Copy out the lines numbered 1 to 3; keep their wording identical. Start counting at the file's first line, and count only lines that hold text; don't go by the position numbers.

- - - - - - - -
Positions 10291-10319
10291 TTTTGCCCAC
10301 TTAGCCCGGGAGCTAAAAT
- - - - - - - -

Positions 10291-10319
10291 TTTTGCCCAC
10301 TTAGCCCGGGAGCTAAAAT